BIBLIA, DAS IST: DIE GANTZE HEILIGE SCHRIFFT, ALTES UND NEUES TESTAMENTS, VERTEUTSCHET DURCH D. MARTIN LUTHER. [with] DIE AUGSBURGISCHE CONFESSION.
(Luneburg: Sternischen Buchdruderen, 1750). 380 x 240 mm. (15 x 9 1/2"). 6 p.l., 266, 185, 130,  leaves.
IMPOSING 20TH CENTURY MODELLED AND INCISED CALF over bevelled wooden boards BY ERNST RÜCKERT (signed with his monogram), upper cover with floral frame surrounding a naïvely rendered scene of a hunter on horseback blowing a horn, a shield with the binder's initials in the foreground, and brass corner guards; lower cover with brass central boss and corner guards, raised bands, blind-tooled titling, two brass clasps, handmade endpapers. In a sturdy yellow drop-front archival box. With copper-engraved allegorical illustrated title page and 145 woodcuts in the text after designs by Jakob Mores. Not in Darlow & Moule. Text washed and pressed, evenly (and inoffensively) browned throughout, isolated trivial imperfections, but a clean and pleasing copy in a binding that looks brand new.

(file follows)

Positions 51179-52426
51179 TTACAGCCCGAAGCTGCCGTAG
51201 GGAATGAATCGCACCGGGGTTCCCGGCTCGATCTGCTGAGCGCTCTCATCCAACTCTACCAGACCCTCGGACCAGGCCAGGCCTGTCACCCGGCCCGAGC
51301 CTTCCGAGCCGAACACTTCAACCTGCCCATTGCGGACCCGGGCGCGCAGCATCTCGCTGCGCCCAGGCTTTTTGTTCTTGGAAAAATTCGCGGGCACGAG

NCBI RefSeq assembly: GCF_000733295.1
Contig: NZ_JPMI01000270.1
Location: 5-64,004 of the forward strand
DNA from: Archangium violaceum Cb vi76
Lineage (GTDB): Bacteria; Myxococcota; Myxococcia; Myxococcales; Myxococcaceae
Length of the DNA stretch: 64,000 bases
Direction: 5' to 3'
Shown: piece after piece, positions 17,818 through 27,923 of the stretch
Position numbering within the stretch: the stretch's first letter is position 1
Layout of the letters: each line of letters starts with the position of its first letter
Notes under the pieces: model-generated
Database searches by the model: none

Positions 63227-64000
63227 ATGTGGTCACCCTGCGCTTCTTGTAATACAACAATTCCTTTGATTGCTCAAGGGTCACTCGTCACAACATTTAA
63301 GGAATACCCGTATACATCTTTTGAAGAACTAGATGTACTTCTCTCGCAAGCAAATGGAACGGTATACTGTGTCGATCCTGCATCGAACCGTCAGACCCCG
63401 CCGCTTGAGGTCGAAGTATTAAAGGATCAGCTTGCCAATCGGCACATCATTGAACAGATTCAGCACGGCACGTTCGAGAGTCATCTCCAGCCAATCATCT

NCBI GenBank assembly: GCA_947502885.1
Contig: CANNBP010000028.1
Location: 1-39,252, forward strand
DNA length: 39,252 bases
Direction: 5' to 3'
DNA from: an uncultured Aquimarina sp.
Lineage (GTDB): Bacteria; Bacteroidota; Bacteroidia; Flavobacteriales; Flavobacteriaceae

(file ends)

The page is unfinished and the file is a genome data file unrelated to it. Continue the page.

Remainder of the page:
The last of six editions of the Lutheran Bible produced between 1711 and 1750 by Luneburg publisher Cornelius Johann Stern, this impressive tome features woodcuts designed for a 16th century Bible and a modern German binding with a distinctly Medieval feel. In addition to the Bible, the text here includes the Augsburg Confession, which sets out the basic doctrines of the Lutheran Church. The woodcuts were created by artist and goldsmith Jakob Mores of Hamburg (ca. 1540-1612), and were originally used in the Wolder Bible of 1596. The binding is the work of Ernst Rückert of Hanau, Hesse, Germany, of whom very little is known. The scene on our cover--depicting a man in vaguely Medieval dress on horseback, blowing a hunting horn, with fir trees in the background and a large sun emanating rays from the upper right corner--is executed by a technique that combines blind tooling or incising with the raised, modelled leather bindings of the late 19th and early 20th centuries. The decoration is charming, and the overall effect is of a folkloric style. We have only been able to locate one other binding by Rückert in sales records, on an incunabular edition of Rolewinck's "Fasciculus Temporum." (ST14860)